After moving from Chicago to L.A. last year and taking the helm of the Snap Inc. brand, Kenny has been flexing his innovative storytelling master-skills for both users and partners in the Snap community. The Snap generation, as he calls them, continues to evolve and is no longer just for 12- to 24-year-olds. In fact, the size of Snap’s userbase aged 25 or older is surprisingly larger than the entire Twitter community in the U.S. and redefining content consumption on a daily basis.
Kenny’s background in innovation is vast with past leadership roles at Gatorade and McDonald’s before Snap. He became a Snap user in 2013, two years before the tech company began enrolling partners to begin experimenting with the Snap Community. When he got the call at the end of 2018 asking him to consider becoming the CMO of Snap, he wasn’t entirely sure about it, but after meeting with the co-founders and the executive team, and hearing their vision, he was convinced to take the job.
“I really found a kinship with that group of people that had really similar values. Just a low-ego team—really smart, highly energized, really hardworking. I already was a big believer in the platform and to hear a little bit about the vision and the future for Snap I realized that marketing had a really good opportunity.”
Join us in this exciting exploration of Snap and all the cool things Kenny and his team have been up to from growing users in target markets to driving awareness of all the features (AR, games, maps), to developing new capabilities like minis (mini utilities) and action bars. Find out how this social media platform’s “pain in the ass” requirement to develop vertical content early on paid off as truly optimized for today’s mobile user and how Snap has evolved into a content platform, participating in the New Fronts for the first time this year.
Also, don’t miss all of Kenny’s great career advice. See his five key takeaways below.
Kenny's Tips for Success
Put in the Work
"A gentleman named Matt Knott, who I worked for at PepsiCo said, ‘my single piece of advice for you is to kick ass at your current job. You want to create a pull strategy because you have done such a remarkable job that people want to work with you. You’ve been someone that can solve problems, who treats people well and someone who is unafraid to do the work.’ That has been foundational guidance and direction for me … It helped me calm down and hunker down to really focus on doing the work."
Position Your Team for Success
"I was a point guard and I often tell people that because the point guard is responsible for being like the coach on the court, making sure the team knows the game plan and putting people in a position to succeed based on their respective skills. And you learn to interact with people from all walks of life. [You’re] rarely the person who scores the most points or gets the most rebounds, but you help to lead and drive the team and make sure that everyone is well-positioned for success."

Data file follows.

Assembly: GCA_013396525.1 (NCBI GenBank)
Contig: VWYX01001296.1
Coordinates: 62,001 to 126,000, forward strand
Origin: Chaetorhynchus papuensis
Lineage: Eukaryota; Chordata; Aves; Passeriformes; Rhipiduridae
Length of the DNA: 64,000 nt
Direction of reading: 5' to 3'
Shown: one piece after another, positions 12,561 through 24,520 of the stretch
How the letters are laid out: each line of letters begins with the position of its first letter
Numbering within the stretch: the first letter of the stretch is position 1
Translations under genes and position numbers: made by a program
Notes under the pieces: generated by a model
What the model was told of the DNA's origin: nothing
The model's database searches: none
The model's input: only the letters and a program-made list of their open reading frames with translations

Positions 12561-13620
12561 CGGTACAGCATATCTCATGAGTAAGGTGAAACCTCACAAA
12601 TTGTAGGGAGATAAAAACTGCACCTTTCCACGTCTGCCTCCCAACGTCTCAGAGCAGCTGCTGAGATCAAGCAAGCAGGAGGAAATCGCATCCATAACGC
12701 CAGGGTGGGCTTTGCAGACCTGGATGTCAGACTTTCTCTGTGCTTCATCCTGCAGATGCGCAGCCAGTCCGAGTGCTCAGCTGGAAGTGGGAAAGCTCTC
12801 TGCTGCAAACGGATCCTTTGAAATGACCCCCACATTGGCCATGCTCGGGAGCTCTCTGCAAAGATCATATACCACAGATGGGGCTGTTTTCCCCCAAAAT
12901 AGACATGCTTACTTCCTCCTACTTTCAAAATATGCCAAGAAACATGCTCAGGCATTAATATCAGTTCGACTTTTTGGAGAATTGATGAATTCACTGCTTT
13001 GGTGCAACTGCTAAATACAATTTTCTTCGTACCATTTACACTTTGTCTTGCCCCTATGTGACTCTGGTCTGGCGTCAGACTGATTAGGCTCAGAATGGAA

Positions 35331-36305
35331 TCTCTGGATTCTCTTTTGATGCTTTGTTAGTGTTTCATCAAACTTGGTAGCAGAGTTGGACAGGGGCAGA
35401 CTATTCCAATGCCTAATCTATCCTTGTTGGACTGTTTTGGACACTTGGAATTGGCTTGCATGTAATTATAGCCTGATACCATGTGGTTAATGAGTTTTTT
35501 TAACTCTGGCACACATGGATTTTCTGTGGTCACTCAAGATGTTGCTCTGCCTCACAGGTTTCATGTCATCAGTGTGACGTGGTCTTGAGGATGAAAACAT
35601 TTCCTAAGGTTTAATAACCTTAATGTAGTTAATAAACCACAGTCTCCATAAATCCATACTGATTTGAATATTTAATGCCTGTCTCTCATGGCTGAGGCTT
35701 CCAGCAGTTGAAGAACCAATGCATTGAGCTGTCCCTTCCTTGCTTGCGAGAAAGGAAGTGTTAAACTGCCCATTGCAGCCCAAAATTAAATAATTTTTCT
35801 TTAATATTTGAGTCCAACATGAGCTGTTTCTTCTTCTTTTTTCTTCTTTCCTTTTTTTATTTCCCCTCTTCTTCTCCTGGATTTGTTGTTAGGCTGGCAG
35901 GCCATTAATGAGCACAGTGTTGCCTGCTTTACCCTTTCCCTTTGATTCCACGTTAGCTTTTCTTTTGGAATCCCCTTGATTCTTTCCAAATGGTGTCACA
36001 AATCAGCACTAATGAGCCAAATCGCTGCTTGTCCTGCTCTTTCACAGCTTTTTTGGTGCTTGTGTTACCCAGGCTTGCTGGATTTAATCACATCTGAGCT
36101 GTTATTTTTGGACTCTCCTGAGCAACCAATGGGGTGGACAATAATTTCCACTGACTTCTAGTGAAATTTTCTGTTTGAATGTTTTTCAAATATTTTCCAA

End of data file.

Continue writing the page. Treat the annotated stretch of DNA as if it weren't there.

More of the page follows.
Find Your Brand Truth
"Part of the magic of marketing in my mind is uncovering the truth of the brand, peeling back to find out what truth is really unique to it, and then telling that story with a tremendous amount of discipline and a tremendous amount of soul. Dolly Parton has said famously ‘figure out who you are and be that on purpose.’ And that, to me, is a lot of what marketing is. It’s figuring out what that brand is all about and then living that on purpose."
Deliver to the Standards
"I believe that in a lot of ways, steel sharpens steel. And one of the things that’s been a big inspiration for me is this quote from Mike Tomlin, the football coach for the Pittsburgh Steelers, where he talks about ‘the standard is the standard.’ … And I’ve had the good fortune of working on fairly iconic businesses and brands, whether they be Gatorade, McDonald’s, and Snap—with all of its innovation and creativity—so it’s something that I’ve constantly pushed for myself as well as for my teams."
Be in Service to Others
"One of my biggest thrills is having the opportunity to either recruit, hire, work with, or mentor a ton of really talented marketers of color. … About a year before [my grandmother] passed, she asked us ‘what is the reason why you think you’re here?’ I think my answer was that I want to raise a good citizen and a good human. And she was like, ‘we are here to be in the service of others.’ That hit me like a Tyson glove and it’s something that I’ve really doubled down on in service of my Nana."